Yes, the second bit of that quote is fictional, but let's say for argument's sake that celebrities and other sought-after clientele don't have to wait as long to get a bag. The time spent waiting is part of the cost, so if you are an average Jane wanting a Birkin bag, then the waiting time will be longer (and hence the cost for Jane will be higher than for a celebrity).

This bit also struck me:
But as Solca observes, there are good commercial reasons why rationing by queue rather than price can make sense. First, it gives Hermès a buffer: even if demand drops, sales will not. Second, it creates surplus demand for the bags, which overflows into demand for other Hermès products. Much of the firm’s business consists of selling consolation prizes: wallets, belts, beach towels and so on. As J.N. Kapferer of the Inseec Luxury Institute in Paris observes, the wait induces “impatient buyers to switch to other products of the brand, to calm their hunger until the much-awaited object of desire is achieved.”
In ECON100, we talk about selling complementary goods as a way of capturing value and increasing profits, and this is another example of that. Again, the unwillingness to wait for the handbag (and instead buying a belt or beach towel) further demonstrates the signalling value of the handbag itself.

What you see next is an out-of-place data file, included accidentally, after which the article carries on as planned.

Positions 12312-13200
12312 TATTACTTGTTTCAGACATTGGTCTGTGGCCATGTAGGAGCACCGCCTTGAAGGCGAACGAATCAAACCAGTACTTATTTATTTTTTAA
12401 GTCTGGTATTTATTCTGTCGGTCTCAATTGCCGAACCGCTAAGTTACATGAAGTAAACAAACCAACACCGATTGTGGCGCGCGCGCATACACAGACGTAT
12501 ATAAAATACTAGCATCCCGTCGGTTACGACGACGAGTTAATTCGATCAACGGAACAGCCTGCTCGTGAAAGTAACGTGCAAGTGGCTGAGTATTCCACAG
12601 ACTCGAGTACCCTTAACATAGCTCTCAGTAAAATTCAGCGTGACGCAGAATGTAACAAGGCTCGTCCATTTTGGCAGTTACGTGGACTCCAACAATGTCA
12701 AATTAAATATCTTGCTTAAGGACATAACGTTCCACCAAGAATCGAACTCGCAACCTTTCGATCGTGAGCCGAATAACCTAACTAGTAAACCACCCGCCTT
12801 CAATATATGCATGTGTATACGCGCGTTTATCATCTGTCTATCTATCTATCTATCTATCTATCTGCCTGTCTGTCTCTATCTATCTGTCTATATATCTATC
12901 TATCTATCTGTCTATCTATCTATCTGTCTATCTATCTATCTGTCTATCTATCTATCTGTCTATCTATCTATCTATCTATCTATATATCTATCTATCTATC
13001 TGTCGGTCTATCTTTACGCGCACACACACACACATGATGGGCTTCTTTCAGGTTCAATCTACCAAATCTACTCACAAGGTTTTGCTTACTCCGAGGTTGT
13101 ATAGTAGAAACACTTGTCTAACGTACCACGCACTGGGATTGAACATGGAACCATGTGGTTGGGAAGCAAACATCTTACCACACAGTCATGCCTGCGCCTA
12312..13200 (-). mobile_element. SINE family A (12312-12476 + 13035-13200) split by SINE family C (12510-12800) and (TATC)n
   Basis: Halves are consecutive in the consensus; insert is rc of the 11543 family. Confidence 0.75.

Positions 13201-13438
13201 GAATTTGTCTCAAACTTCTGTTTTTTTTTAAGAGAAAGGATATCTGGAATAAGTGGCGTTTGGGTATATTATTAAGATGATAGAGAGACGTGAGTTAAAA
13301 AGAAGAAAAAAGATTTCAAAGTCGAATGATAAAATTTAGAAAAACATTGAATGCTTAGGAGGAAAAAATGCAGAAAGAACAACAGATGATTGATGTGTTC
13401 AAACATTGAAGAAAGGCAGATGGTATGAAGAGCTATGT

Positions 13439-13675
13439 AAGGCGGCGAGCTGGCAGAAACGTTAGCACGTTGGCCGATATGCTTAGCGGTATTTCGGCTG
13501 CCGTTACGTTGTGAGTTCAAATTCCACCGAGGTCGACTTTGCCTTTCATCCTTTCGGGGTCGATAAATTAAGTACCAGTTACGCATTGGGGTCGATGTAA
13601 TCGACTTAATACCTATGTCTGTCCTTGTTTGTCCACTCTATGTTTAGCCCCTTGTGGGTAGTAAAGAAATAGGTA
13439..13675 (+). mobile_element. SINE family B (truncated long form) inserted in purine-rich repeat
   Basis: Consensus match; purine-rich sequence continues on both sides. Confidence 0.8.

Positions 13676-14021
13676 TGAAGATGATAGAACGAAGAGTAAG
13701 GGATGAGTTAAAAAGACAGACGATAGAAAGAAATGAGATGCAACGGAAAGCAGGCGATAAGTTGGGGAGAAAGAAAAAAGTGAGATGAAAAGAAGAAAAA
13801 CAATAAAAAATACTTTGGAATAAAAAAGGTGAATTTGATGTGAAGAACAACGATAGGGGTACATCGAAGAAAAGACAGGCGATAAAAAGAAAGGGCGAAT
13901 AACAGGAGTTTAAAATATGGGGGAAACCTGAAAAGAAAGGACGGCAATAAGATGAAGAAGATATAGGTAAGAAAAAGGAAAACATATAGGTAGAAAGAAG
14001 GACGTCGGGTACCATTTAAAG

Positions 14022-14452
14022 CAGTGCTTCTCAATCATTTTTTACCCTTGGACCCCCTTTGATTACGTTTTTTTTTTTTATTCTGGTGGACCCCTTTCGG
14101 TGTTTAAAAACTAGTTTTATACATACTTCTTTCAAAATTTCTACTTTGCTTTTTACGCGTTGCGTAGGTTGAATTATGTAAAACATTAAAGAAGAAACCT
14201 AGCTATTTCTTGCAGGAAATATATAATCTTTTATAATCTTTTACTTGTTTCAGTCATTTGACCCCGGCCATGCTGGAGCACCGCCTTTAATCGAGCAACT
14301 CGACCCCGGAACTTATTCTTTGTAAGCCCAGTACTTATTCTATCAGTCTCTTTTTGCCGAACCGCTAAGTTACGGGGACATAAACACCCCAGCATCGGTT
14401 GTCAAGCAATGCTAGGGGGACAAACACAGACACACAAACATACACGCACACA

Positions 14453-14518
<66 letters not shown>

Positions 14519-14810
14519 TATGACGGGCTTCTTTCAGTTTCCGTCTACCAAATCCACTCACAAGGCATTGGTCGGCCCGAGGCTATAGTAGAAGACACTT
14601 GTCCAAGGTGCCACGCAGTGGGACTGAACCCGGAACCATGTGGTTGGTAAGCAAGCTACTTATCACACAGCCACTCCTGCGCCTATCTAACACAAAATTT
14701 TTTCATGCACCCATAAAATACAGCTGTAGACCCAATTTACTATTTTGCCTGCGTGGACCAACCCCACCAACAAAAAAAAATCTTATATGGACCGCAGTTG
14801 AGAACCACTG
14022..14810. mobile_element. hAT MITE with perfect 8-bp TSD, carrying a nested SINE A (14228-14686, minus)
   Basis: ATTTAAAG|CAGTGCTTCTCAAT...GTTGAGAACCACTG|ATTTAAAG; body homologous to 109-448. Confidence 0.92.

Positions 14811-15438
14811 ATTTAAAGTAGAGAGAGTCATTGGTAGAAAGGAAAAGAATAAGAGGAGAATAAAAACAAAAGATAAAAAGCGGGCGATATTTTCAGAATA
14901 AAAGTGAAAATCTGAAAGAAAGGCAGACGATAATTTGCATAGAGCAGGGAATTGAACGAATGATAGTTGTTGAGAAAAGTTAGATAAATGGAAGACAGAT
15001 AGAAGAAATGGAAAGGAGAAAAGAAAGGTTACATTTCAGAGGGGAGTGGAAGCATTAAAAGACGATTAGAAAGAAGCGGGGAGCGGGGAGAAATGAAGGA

[HT: Marginal Revolution]

Thursday, 19 January 2017

Book review: Economics of the Undead

I just finished reading "Economics of the Undead", edited by Glen Whitman and James Dow. The premise of the book is a collection of chapters applying economics (and some other social sciences) to better understanding the economics of vampires and zombies. It sounded like a really interesting book (though I admit it has been on my bookshelf for a couple of years), but it took me a while to get through it. Mainly, that was because I found the book to be quite uneven. Some chapters were excellent (such as the chapter What happens next? Endgames of a zombie apocalypse, by Kyle William Bishop, David Tufte, and Mary Jo Tufte), but some were quite weak (I won't single any particular chapter out for this). To be fair, this is a problem with many edited volumes where many different authors contribute chapters on related topics. In this case, often it felt like the examples were forced (maybe they were glamoured?) when they didn't quite fit, while several opportunities were missed.

However, there were several highlights, including this from James Dow in the chapter Packing for the zombie apocalypse: